Individual rights for children

 
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mjpalmer_PREV
(former member)









Posted: Wed May 31, 2006 3:15 am    Post subject: Individual rights for children

My friend mike and I were discussing parental rights. We (both being Libertarian) were wondering what the general opinion of other Libertarians was in regards to when a Child becomes a complete individual. Clearly there has to be a point where this change occurs. An infant cannot survive without its parents so it cannot be considered responsible for its actions or its well-being. What control do parents really have over their children that can be enforced through the state? If an 11 year old kid runs away and manages to take care of themselves can the parents really expect the state to force the child back into the "family"? What is your take on the individual freedoms of younger children?
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lark2
(former member)









Posted: Sat Oct 14, 2006 10:57 am    Post subject:

I think that scientific research into child development and human growth and development should be the guide when determining the answer to something like this rather than just the random opinions of libertarians.

I think that 11yrs is very young for anyone to have to survive independently, now I know that there are examples internationally of child soldiers who have killed 3 or 4 people by that age but I wouldnt believe that is the sort of society that libertarians aspire to creating.

The capacity of anyone to live happy self-contained and self-reliant lives at any age is dictated by their fortune or misfortune in parents, wider family, community resources and social integration I think, its just possible that you could have great parents or live in a great community but if you dont it could leave you with all sorts of dysfunctional baggage.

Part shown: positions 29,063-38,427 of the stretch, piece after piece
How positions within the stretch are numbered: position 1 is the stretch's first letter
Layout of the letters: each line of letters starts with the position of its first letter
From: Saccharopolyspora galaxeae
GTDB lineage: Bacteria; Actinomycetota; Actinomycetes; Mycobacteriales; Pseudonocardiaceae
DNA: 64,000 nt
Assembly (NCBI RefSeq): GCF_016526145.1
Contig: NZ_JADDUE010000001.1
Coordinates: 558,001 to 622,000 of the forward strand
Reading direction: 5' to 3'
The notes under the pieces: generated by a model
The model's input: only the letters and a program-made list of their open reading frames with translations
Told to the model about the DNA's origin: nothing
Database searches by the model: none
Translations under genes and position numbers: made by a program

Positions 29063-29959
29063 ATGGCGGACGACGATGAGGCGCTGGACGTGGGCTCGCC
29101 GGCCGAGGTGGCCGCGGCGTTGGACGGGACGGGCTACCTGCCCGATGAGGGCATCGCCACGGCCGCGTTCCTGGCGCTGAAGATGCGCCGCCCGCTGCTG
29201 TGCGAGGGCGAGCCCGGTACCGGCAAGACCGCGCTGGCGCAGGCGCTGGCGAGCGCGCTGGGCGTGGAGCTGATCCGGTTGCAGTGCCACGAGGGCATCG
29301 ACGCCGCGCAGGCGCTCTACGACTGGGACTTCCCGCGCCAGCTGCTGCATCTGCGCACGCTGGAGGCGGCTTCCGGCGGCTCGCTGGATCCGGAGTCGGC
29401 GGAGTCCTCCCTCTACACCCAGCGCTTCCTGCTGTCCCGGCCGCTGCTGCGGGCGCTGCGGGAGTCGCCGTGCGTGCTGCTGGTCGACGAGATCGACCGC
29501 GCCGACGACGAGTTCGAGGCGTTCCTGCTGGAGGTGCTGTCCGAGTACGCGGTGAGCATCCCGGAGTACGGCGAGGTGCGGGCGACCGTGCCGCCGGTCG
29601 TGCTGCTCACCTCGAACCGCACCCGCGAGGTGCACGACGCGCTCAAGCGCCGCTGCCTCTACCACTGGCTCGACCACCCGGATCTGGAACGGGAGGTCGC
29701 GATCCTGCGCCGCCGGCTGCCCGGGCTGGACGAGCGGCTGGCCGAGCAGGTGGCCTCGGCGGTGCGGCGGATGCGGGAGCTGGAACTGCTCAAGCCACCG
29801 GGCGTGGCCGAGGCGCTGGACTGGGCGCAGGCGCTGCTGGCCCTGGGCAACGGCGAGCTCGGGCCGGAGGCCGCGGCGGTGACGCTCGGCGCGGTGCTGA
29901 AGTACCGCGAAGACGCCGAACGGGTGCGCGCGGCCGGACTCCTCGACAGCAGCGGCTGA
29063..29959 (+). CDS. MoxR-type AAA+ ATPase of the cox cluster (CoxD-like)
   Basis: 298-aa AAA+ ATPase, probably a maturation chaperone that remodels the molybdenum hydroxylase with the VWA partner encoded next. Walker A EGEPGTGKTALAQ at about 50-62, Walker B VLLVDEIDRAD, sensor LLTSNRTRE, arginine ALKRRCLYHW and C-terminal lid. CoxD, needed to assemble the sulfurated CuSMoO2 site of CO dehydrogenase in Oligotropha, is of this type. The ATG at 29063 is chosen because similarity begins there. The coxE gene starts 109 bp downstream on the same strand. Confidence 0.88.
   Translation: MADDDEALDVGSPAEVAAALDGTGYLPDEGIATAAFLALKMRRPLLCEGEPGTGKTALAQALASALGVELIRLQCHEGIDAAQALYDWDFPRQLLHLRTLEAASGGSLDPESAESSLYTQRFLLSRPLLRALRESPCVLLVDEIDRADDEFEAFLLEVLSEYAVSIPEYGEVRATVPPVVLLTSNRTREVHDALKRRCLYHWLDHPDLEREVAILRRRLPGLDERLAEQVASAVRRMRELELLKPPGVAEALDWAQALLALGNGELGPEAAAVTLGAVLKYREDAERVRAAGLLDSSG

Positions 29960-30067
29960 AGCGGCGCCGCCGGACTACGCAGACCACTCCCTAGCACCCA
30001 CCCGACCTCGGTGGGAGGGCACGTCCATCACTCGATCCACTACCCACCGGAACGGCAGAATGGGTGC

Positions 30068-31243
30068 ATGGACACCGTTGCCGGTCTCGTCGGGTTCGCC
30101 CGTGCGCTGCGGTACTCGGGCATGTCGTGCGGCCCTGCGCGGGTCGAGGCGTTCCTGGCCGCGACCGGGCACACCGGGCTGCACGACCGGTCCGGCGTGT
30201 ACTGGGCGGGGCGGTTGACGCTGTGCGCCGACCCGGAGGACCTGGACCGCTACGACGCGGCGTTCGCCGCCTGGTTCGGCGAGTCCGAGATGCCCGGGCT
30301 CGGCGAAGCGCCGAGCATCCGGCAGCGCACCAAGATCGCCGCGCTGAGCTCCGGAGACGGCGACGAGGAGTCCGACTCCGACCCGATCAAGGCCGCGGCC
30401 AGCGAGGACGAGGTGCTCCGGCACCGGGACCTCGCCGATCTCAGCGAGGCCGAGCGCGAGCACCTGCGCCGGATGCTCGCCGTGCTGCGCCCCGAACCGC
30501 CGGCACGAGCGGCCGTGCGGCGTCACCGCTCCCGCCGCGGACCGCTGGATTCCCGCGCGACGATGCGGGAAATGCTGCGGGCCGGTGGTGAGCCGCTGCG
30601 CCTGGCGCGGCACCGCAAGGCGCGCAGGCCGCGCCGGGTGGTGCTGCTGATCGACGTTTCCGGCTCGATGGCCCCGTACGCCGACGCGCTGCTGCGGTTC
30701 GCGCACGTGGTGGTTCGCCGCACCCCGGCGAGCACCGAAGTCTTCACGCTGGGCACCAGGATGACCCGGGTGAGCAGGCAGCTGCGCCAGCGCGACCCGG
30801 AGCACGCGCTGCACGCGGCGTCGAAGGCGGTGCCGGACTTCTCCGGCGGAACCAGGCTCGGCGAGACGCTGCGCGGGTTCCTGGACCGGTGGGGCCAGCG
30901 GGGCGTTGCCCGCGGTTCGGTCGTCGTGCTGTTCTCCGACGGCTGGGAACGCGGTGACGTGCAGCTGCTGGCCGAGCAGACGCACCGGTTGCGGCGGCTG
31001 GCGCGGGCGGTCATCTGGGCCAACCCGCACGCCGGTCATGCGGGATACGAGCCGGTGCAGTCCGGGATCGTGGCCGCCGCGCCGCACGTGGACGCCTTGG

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whiggish




whiggish

Joined: September 16, 2006
Posts: 1

PostPosted: Wed Jan 10, 2007 3:35 am    Post subject: laissez faire Reply with quote

I think that to apply scientific research to a collective of individuals discounts the individual. What about declaring all people free-born and letting them do as they show the ability to do (laissez faire). If at the age of 12 a young woman can drive, she ought to be able to do so. If a young man finds an occupation that he can live on at 14, society is that much better off having one mature minded and responsible at an early age. The yern for independence is natural, healthy and should be encouraged.

lark2 wrote:
I think that scientific research into child development and human growth and development should be the guide when determining the answer to something like this rather than just the random opinions of libertarians.

I think that 11yrs is very young for anyone to have to survive independently, now I know that there are examples internationally of child soldiers who have killed 3 or 4 people by that age but I wouldnt believe that is the sort of society that libertarians aspire to creating.

The capacity of anyone to live happy self-contained and self-reliant lives at any age is dictated by their fortune or misfortune in parents, wider family, community resources and social integration I think, its just possible that you could have great parents or live in a great community but if you dont it could leave you with all sorts of dysfunctional baggage.